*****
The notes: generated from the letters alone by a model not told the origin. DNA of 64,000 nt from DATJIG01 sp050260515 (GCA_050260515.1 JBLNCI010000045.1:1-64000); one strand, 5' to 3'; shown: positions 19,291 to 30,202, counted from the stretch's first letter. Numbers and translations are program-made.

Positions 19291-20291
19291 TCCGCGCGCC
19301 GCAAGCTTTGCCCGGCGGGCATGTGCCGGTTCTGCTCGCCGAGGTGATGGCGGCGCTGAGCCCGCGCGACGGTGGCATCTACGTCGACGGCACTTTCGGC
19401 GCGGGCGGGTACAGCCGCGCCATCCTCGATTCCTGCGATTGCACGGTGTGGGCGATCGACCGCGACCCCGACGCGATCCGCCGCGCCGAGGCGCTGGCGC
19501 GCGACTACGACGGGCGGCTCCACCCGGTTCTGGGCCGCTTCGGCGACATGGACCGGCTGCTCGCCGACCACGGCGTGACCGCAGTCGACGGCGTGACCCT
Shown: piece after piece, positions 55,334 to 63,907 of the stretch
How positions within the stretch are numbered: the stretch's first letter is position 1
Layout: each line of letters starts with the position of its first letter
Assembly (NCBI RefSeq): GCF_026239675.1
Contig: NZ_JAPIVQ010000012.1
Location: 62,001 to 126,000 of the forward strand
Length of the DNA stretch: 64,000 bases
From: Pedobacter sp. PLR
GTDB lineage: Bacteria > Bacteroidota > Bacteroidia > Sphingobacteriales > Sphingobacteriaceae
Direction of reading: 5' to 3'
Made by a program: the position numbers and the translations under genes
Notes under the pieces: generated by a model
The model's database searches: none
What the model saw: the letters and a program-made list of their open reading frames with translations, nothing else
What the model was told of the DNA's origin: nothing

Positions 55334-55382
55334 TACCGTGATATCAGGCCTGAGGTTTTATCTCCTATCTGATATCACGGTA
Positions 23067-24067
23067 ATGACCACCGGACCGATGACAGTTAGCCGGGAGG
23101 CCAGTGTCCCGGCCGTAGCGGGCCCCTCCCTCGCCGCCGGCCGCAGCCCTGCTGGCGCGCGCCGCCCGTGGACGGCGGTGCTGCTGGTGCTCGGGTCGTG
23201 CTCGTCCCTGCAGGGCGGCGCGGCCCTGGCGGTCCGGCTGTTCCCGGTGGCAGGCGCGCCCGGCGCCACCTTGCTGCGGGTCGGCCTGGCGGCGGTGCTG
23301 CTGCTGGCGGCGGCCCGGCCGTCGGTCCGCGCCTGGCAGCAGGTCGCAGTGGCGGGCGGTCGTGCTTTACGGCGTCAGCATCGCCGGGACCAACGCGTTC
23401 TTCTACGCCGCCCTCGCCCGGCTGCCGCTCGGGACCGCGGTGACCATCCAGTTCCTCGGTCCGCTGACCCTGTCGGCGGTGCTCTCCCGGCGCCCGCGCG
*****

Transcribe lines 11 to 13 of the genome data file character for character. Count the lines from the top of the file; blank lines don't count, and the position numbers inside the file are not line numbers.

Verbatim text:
Contig: NZ_JAPIVQ010000012.1
Location: 62,001 to 126,000 of the forward strand
Length of the DNA stretch: 64,000 bases